Great Gear: Issue 95

Sometimes they make ‘em better than they used to

Like many woodworkers, I often pulled my old bevel-down Stanley #151 “gull wing” spokeshaves into play to help shape and smooth curved workpieces of all sorts, using the flat-sole version for straight or convex surfaces, and the radiused-sole model for concave shapes. That is until I discovered the Pinnacle flat-bottom (#151) and radiused-bottom (#151-1/2) remakes of the Stanley models.

These beefy 10-3/4" long tools are made of rust-resistant 304 stainless steel. The handles are not hollowed out on the backside like on the Stanleys, contributing to heft and comfortable handling. The solid, precisely machined knobs and threaded posts and the dead-flat 45° blade bed make for smooth blade adjustment and great cutting performance.

The 1/8" thick × 2" wide cryogenically treated, A2 steel blade in each shave is dead-flat and ground at 25°. The steel, which is hardened to Rc 60-62, polishes up nicely on waterstones without a lot of sweat, and holds an edge very well. The thickness of the blade ensures chatter-free service, and results in a bevel with enough footing for jig-free honing—a real boon for short blades like this that can be difficult to mount in a honing guide.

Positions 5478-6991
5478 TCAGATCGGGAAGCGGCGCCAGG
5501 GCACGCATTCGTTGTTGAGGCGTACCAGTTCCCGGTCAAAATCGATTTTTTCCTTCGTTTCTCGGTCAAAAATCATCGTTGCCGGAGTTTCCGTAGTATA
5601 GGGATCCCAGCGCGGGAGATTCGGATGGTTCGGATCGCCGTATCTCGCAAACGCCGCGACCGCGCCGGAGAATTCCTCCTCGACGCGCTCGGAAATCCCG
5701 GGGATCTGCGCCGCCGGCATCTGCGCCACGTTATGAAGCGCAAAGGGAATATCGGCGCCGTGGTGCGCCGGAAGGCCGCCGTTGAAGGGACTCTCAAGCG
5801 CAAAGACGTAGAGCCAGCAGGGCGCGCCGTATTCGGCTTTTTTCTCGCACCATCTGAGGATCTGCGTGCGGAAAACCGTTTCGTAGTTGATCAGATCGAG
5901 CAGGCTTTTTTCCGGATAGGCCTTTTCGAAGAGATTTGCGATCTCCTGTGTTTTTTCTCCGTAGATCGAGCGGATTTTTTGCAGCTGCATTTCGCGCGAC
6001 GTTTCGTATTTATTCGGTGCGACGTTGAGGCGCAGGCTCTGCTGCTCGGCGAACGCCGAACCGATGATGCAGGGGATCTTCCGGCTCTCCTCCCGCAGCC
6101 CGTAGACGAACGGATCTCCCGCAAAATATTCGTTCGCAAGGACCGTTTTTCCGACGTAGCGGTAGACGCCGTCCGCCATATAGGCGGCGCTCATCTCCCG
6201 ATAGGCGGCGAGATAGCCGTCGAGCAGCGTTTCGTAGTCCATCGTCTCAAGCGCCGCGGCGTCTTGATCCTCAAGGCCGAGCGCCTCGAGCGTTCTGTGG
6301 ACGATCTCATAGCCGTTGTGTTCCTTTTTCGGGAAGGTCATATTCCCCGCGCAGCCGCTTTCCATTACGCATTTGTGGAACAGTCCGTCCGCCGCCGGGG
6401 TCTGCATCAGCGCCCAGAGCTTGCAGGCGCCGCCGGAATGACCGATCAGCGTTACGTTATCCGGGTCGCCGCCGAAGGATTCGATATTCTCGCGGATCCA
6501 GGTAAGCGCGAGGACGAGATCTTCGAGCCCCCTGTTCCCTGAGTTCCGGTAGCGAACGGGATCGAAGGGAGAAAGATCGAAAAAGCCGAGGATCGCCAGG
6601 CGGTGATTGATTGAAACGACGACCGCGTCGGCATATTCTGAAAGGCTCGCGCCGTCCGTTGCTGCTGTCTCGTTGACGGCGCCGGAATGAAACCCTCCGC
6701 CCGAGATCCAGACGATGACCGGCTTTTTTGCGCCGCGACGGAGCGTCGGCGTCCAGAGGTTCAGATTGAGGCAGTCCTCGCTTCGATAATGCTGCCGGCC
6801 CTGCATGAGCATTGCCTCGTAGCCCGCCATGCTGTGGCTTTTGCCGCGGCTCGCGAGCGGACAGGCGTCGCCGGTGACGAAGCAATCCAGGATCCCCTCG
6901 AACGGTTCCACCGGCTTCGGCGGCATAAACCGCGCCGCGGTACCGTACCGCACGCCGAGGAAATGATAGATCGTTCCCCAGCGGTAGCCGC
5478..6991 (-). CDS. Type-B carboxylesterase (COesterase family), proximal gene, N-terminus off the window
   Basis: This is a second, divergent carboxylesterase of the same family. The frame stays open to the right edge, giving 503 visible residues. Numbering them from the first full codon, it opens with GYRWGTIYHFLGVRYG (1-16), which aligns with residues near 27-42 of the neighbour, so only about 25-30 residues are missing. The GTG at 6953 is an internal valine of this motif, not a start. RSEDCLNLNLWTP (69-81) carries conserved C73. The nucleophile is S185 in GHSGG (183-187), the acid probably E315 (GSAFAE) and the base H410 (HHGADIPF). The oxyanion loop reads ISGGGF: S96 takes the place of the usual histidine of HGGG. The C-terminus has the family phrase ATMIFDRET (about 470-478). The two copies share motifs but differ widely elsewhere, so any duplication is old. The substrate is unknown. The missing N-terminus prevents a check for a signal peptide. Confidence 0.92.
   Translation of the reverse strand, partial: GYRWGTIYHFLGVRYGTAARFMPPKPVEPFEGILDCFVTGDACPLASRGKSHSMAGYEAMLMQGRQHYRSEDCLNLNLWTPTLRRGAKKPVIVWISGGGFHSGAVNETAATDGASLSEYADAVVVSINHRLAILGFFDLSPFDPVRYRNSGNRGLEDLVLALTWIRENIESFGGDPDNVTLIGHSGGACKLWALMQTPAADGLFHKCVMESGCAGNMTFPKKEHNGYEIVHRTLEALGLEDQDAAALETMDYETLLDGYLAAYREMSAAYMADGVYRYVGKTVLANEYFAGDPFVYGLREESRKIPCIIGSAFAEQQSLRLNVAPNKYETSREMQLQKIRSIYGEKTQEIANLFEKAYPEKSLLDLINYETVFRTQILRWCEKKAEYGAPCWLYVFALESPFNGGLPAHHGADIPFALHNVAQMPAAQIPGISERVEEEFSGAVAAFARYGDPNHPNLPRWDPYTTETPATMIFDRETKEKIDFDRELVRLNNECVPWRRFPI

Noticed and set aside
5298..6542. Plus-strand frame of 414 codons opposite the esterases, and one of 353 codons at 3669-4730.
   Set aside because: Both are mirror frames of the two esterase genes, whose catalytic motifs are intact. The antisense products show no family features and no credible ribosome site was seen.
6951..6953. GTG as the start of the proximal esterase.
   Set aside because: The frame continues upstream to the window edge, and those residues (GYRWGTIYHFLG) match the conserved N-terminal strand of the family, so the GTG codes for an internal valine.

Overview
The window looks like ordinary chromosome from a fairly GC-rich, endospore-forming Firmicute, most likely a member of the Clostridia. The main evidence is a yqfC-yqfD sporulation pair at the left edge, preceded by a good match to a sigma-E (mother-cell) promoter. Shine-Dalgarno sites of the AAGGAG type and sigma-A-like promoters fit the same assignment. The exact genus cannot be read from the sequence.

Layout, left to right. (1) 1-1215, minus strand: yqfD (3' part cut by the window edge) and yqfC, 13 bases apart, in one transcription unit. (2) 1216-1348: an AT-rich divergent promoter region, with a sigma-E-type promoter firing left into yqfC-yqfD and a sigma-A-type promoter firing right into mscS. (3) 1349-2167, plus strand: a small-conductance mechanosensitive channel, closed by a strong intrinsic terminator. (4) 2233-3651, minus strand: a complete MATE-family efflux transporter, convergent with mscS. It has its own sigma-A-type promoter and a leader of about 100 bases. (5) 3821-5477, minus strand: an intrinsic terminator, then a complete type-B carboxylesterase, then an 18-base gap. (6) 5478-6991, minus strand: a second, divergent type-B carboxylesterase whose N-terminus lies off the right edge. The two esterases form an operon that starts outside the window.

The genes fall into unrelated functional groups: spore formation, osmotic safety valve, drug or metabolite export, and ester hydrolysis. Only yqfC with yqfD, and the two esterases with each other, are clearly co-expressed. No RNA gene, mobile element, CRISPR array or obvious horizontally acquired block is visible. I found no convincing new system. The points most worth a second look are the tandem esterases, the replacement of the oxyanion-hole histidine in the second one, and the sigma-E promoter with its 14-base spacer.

These tools work as well as they look. The matte texturing of each body promotes solid gripping while the shape and 17 oz. weight aids maneuverability. The sole on the Pinnacle #151 is 1/4" wider (front to back) than on my Stanley, which, in my opinion, provides better footing without being too wide to use on slightly concave work. The sole on the 151-1/2 is also 1/4" wider than its forebear, but is radiused the same, which perhaps provides a bit more stability while slightly limiting access for tighter curves.

At about $120 each, these shaves aren’t cheap, but if you have the money, and if you appreciate nicely designed, well-made tools, they are worth it. If you do a lot of spokeshave-worthy work but can’t afford them, I suggest you start saving up.

—Paul Anthony, senior editor

You’ll want multiples of this multi tool

This humble tool is one of my favorites. In fact, I own five or six of them. One in each car, one in my installation tool kit, one in the kitchen tool drawer, and a couple in the shop. Why? Because they’re so darn useful. The double-ended, replaceable tips work with 90% of the screws I’m likely to encounter, plus the barrel itself serves as a nut driver—all in one tool. Usually, I’m a bit skeptical of multi-function tools, but this one delivers. Look for ‘em at your local hardware store.

—Ken Burton, senior editor

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